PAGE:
FAIRHAVEN – The town’s two wind turbines were again the subject of debate Wednesday at West Island Candidates’ Night.
Unlike the two previous candidates’ nights, members of the public are able to question candidates directly at West Island. On Wednesday they wasted no time getting to the turbines.
John Methia, a member of the turbine-opposition group WindWise, asked Board of Health challenger Louise Barteau, also a WindWise member, how she felt about the town’s turbine mitigation plan.
“Some people feel the mitigation plan is flawed,” Methia said.
Barteau said the town “needs to define the scale and scope of the problem” of the wind turbines, something she said “has not been done yet.”
“We need to understand it before we mitigate,” she said.
Residents also asked Board of Health incumbent Jeannine Lopes about her record on the turbines.
Dan Frates, a member of the turbine-supporting group Friends of Fairhaven Wind, asked Lopes whether she thought that Barteau being elected would put the turbines at risk.
Lopes responded that she has heard Barteau “state that they need to be shut down, torn down and taken down,” something Lopes said would cost the town “millions of dollars in lawsuits.”
WindWise member Dawn Devlin accused Lopes of not being for “the whole town” because Lopes supports the turbines. Devlin also asked whether Lopes would be influenced by her employer, former selectman and turbine advocate Brian Bowcock.
“How can you really have an open mind when he belongs to Friends of Fairhaven Wind?” Devlin asked.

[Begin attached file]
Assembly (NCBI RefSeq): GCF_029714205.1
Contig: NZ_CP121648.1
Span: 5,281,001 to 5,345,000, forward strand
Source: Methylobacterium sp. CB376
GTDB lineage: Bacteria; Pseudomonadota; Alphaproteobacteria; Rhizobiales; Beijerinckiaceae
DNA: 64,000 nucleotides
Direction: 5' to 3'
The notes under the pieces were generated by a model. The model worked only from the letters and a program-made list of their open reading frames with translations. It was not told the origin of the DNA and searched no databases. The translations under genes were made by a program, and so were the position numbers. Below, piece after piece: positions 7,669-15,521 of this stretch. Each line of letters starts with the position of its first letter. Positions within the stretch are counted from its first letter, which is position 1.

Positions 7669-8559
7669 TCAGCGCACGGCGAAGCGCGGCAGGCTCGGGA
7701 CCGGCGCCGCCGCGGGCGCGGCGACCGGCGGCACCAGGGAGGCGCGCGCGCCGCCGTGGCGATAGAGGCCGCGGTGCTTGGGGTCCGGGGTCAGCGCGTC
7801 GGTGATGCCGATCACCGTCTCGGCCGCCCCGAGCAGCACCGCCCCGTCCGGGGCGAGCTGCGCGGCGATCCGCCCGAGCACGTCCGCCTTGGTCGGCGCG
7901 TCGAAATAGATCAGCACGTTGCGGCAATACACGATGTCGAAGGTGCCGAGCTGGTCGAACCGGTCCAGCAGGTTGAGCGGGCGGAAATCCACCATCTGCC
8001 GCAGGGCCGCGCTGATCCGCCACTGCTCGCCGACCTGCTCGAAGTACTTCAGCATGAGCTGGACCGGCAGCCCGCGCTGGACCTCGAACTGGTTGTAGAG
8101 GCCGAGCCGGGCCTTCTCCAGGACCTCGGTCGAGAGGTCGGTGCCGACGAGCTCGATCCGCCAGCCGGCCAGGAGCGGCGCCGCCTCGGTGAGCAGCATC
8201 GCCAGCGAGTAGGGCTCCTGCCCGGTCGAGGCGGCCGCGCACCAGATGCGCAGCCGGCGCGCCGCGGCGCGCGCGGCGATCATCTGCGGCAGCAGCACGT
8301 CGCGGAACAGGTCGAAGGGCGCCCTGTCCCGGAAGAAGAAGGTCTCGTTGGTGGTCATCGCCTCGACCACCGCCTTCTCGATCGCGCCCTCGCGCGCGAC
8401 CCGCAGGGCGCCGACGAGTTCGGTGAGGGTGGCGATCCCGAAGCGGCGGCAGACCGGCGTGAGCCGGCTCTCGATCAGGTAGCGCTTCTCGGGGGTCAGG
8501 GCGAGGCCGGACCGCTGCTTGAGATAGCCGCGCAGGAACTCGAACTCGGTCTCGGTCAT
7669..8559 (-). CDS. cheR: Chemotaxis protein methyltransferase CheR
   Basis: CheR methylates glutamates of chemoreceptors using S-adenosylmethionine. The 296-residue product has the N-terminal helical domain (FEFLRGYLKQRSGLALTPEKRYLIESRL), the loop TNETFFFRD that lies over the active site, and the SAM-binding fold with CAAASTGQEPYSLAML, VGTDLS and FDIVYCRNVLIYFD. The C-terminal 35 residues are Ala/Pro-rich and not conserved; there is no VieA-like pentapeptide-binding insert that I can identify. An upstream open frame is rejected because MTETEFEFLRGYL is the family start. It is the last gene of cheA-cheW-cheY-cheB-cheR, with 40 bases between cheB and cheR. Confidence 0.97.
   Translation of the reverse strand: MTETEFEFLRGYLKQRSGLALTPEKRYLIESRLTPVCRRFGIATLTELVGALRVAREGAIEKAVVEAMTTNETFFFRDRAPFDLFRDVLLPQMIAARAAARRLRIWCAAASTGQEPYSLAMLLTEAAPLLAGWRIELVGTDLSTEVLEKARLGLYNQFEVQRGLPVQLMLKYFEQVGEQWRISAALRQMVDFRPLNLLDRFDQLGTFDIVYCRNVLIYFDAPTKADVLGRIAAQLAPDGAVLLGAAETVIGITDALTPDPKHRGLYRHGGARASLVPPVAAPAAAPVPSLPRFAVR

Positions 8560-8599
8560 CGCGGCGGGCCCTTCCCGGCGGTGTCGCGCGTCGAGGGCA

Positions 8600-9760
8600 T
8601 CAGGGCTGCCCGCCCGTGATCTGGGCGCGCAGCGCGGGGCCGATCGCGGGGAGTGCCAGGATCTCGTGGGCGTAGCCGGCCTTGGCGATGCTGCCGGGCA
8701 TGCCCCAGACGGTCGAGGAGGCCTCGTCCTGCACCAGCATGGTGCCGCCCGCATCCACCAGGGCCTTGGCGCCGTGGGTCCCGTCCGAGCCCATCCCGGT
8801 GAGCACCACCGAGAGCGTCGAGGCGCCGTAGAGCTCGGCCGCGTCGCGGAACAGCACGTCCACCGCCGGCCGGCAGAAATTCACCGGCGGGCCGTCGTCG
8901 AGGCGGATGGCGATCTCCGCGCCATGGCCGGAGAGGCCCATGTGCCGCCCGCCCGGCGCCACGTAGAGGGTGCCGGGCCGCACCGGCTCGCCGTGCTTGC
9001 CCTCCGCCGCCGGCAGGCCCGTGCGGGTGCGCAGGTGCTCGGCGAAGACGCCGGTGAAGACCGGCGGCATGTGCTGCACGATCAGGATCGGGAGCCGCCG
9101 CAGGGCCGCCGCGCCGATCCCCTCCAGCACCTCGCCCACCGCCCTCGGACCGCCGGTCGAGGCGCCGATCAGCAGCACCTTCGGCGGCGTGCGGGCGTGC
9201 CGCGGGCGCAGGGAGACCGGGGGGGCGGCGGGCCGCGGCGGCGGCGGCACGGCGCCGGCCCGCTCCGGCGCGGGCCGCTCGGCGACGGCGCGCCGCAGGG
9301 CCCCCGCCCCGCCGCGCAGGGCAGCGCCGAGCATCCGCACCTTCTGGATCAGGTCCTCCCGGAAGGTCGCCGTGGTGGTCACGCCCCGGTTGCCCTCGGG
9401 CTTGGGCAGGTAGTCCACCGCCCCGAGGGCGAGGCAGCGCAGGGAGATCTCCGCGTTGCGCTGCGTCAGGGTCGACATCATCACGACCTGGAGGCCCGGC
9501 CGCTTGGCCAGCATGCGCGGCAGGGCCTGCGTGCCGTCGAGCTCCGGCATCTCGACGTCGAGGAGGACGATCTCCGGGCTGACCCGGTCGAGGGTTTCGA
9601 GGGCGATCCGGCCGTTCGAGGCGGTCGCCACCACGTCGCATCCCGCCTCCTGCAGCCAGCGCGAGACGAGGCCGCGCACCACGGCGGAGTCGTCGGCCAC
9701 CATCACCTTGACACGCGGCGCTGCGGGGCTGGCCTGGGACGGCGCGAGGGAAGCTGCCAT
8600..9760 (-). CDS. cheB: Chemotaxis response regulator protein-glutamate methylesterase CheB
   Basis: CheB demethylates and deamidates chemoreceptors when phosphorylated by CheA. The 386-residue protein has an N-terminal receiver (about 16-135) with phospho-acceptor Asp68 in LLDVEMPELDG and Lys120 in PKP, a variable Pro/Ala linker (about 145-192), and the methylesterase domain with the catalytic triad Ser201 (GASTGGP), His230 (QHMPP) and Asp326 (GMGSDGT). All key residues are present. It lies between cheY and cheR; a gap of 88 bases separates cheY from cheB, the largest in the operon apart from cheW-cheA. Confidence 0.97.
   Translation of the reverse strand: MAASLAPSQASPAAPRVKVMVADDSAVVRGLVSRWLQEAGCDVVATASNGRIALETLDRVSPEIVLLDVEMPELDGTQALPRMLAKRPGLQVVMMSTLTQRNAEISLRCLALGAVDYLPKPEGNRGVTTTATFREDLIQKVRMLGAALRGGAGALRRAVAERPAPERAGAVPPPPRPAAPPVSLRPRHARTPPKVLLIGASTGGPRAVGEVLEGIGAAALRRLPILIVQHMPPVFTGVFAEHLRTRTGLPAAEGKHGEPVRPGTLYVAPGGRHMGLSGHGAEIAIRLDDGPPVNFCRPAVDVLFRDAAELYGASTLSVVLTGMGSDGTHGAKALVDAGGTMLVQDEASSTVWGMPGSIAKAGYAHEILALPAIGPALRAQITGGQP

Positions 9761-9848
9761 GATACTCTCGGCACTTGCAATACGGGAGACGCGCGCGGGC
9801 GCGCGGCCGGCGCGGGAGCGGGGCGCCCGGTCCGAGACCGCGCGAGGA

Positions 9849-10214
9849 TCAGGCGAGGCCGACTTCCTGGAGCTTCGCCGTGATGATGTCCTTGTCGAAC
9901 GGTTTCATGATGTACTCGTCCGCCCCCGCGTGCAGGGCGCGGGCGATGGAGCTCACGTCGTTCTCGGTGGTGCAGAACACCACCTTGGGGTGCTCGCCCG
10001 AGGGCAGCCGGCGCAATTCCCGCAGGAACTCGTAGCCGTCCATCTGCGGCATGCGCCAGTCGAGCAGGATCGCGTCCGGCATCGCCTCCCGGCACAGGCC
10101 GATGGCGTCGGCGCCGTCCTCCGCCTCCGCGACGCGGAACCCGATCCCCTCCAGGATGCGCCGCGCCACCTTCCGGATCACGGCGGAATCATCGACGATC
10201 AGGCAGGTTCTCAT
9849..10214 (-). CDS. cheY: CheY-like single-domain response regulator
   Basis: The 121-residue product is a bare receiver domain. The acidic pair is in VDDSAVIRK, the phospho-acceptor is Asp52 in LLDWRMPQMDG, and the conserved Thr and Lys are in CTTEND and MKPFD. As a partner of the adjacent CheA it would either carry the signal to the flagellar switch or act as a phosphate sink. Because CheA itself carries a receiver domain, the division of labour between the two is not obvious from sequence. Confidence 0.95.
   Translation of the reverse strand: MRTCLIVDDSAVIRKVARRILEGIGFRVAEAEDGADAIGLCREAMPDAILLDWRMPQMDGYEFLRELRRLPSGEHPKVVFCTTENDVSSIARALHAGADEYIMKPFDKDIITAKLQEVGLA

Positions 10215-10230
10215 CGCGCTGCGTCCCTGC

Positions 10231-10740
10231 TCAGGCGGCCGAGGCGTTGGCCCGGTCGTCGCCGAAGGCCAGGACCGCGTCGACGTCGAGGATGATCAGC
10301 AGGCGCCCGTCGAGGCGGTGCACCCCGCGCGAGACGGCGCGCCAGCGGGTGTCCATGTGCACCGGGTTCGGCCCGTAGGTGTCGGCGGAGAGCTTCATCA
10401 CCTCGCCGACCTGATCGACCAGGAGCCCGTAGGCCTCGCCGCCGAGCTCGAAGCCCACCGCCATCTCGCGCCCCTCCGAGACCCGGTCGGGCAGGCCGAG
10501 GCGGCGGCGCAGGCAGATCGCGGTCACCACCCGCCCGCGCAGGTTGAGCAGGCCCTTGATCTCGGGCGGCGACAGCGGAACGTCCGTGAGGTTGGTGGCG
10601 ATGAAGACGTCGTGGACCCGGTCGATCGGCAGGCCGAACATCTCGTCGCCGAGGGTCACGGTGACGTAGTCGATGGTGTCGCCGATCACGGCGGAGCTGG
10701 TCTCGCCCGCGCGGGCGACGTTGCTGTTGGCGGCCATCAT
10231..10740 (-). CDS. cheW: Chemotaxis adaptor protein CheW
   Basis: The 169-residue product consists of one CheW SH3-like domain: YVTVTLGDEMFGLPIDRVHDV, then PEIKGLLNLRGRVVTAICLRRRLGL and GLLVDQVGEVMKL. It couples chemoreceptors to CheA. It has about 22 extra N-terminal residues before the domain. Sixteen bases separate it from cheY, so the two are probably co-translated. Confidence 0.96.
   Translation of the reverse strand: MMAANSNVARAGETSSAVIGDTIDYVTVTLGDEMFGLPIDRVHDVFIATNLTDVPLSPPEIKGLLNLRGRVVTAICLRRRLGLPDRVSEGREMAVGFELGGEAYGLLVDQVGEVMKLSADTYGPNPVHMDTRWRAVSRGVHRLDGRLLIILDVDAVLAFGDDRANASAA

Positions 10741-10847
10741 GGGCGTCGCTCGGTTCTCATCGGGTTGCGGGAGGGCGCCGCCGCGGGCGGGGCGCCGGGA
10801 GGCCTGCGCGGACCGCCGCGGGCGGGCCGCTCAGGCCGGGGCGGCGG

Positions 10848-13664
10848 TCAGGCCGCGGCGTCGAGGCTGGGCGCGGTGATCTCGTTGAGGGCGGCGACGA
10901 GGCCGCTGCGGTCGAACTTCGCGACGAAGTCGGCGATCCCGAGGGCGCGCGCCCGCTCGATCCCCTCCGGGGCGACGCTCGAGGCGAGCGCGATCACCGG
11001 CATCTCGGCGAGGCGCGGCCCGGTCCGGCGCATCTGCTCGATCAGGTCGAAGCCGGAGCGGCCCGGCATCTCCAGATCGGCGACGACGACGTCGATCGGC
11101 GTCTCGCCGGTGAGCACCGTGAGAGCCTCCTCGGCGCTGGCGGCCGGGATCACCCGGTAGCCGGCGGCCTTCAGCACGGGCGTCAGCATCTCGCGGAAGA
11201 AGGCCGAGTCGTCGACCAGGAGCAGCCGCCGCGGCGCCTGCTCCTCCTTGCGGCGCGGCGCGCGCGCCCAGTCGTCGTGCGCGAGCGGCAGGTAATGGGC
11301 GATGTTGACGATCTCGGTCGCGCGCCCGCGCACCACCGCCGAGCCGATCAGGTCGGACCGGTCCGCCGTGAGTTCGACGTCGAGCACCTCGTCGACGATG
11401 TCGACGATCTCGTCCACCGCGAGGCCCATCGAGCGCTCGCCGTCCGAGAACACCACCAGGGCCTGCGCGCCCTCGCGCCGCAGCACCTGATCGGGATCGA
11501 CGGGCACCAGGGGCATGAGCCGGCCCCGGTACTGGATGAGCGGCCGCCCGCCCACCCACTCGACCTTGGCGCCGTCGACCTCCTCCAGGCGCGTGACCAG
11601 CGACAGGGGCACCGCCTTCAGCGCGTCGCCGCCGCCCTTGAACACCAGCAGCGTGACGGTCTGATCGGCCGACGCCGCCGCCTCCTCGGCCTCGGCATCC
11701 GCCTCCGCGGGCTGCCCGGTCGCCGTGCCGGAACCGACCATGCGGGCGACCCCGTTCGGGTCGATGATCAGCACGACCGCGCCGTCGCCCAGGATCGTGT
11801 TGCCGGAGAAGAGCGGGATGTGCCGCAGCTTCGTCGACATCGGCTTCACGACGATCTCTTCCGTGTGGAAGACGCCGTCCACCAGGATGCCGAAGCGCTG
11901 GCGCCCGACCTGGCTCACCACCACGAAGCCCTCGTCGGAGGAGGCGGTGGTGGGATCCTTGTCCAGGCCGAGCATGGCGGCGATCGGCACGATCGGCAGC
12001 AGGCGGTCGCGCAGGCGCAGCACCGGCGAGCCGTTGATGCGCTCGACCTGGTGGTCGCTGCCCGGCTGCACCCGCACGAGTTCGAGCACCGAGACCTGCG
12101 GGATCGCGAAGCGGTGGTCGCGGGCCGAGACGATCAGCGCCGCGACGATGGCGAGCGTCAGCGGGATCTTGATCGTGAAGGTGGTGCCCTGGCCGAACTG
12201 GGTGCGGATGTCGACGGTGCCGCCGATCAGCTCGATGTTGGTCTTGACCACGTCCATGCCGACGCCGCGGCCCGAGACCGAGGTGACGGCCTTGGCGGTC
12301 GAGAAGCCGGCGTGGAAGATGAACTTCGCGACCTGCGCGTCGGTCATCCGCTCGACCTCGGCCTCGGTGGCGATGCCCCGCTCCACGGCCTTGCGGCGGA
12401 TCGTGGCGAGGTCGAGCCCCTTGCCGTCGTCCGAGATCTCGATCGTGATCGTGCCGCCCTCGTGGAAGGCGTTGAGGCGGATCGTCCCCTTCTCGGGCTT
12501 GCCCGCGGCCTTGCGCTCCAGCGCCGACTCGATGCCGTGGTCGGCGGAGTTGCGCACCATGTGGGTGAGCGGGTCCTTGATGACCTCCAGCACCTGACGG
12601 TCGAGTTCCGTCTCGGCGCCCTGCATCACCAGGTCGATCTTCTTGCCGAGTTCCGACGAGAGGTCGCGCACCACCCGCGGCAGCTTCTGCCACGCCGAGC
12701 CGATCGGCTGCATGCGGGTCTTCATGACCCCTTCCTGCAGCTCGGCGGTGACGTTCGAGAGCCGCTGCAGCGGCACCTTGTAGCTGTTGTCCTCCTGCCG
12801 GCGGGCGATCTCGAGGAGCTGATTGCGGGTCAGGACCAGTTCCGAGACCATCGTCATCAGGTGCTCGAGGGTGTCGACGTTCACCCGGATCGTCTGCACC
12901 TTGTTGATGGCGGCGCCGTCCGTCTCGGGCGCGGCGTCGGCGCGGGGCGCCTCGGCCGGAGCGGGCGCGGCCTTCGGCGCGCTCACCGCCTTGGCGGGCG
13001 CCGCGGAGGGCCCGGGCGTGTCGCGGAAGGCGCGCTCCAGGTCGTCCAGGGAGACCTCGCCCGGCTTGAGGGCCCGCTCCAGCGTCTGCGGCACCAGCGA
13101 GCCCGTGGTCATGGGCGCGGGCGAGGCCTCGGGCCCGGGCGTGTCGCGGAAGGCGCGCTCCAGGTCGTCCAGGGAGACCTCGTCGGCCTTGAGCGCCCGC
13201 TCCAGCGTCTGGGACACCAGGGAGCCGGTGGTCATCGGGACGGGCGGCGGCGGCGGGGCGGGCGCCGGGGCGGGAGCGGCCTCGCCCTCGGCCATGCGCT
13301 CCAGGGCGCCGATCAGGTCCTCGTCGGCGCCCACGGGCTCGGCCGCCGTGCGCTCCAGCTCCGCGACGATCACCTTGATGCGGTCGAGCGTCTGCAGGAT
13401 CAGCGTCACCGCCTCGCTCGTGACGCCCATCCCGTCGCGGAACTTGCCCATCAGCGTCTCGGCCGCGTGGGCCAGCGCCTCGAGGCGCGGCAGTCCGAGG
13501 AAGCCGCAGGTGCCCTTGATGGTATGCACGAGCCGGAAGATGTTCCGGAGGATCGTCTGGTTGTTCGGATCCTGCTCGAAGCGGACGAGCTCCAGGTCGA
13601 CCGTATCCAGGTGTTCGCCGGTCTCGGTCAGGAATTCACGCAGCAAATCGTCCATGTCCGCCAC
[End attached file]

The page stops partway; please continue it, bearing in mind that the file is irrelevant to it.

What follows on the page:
Lopes said that even though Bowcock “may have some of the same beliefs as mine that does not mean mine are all the same as his.”
“He is my employer and I have worked for him for 25 years and I am not ashamed of that,” Lopes said. “But our relationship is just that, a work relationship.”
For all the heated questions about the turbines, there was a brief moment of levity during the debate when Lopes accidentally referred to Barteau as “Ms. Turbine.”
The slip-up, which Lopes said happened when she read too far ahead in her prepared notes, caused the entire audience of roughly 100 people – including turbine advocates and opponents – to erupt in laughter.
Candidates for selectmen Charlie Murphy and Steven Riley also were questioned about the turbines.
Frates asked Riley, who sits on the Board of Public Works, whether anyone in the Department of Public Works has ever fallen ill because of the turbines, which sit on the DPW’s property.
Riley said no, noting “We would know if they had.”
Incumbent Murphy was asked whether he “agrees with the small group of people who oppose the turbines.”
Murphy noted that Town Meeting voted for the turbines twice and that, “I voted for them on the Board of Selectmen.”
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